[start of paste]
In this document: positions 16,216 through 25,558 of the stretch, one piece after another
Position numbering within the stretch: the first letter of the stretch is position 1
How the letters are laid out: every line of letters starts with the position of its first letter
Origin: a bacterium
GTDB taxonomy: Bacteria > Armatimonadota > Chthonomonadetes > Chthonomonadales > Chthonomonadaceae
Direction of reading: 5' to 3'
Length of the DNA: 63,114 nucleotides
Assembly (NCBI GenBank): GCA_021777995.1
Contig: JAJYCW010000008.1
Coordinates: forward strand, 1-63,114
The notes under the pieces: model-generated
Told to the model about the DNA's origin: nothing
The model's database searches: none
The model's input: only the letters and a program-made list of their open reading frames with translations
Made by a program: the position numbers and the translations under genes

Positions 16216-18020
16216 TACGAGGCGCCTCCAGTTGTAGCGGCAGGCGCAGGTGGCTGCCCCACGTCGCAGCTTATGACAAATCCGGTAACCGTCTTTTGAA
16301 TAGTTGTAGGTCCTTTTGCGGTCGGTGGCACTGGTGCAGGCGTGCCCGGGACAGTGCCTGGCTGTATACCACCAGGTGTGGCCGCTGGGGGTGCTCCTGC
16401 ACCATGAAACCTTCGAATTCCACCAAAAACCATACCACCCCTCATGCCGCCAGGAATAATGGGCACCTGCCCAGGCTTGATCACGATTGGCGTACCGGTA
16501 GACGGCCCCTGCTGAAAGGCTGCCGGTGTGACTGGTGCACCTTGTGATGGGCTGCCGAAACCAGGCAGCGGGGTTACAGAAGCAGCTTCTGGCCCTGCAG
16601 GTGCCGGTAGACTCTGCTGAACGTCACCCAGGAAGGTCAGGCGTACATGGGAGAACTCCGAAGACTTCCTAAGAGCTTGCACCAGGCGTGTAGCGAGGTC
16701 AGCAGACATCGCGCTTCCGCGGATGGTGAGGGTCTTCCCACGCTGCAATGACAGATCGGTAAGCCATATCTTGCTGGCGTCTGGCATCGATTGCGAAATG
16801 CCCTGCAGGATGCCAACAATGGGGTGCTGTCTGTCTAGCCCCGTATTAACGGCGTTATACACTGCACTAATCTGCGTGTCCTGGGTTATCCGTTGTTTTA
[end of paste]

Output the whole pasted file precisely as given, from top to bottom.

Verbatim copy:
In this document: positions 16,216 through 25,558 of the stretch, one piece after another
Position numbering within the stretch: the first letter of the stretch is position 1
How the letters are laid out: every line of letters starts with the position of its first letter
Origin: a bacterium
GTDB taxonomy: Bacteria > Armatimonadota > Chthonomonadetes > Chthonomonadales > Chthonomonadaceae
Direction of reading: 5' to 3'
Length of the DNA: 63,114 nucleotides
Assembly (NCBI GenBank): GCA_021777995.1
Contig: JAJYCW010000008.1
Coordinates: forward strand, 1-63,114
The notes under the pieces: model-generated
Told to the model about the DNA's origin: nothing
The model's database searches: none
The model's input: only the letters and a program-made list of their open reading frames with translations
Made by a program: the position numbers and the translations under genes

Positions 16216-18020
16216 TACGAGGCGCCTCCAGTTGTAGCGGCAGGCGCAGGTGGCTGCCCCACGTCGCAGCTTATGACAAATCCGGTAACCGTCTTTTGAA
16301 TAGTTGTAGGTCCTTTTGCGGTCGGTGGCACTGGTGCAGGCGTGCCCGGGACAGTGCCTGGCTGTATACCACCAGGTGTGGCCGCTGGGGGTGCTCCTGC
16401 ACCATGAAACCTTCGAATTCCACCAAAAACCATACCACCCCTCATGCCGCCAGGAATAATGGGCACCTGCCCAGGCTTGATCACGATTGGCGTACCGGTA
16501 GACGGCCCCTGCTGAAAGGCTGCCGGTGTGACTGGTGCACCTTGTGATGGGCTGCCGAAACCAGGCAGCGGGGTTACAGAAGCAGCTTCTGGCCCTGCAG
16601 GTGCCGGTAGACTCTGCTGAACGTCACCCAGGAAGGTCAGGCGTACATGGGAGAACTCCGAAGACTTCCTAAGAGCTTGCACCAGGCGTGTAGCGAGGTC
16701 AGCAGACATCGCGCTTCCGCGGATGGTGAGGGTCTTCCCACGCTGCAATGACAGATCGGTAAGCCATATCTTGCTGGCGTCTGGCATCGATTGCGAAATG
16801 CCCTGCAGGATGCCAACAATGGGGTGCTGTCTGTCTAGCCCCGTATTAACGGCGTTATACACTGCACTAATCTGCGTGTCCTGGGTTATCCGTTGTTTTA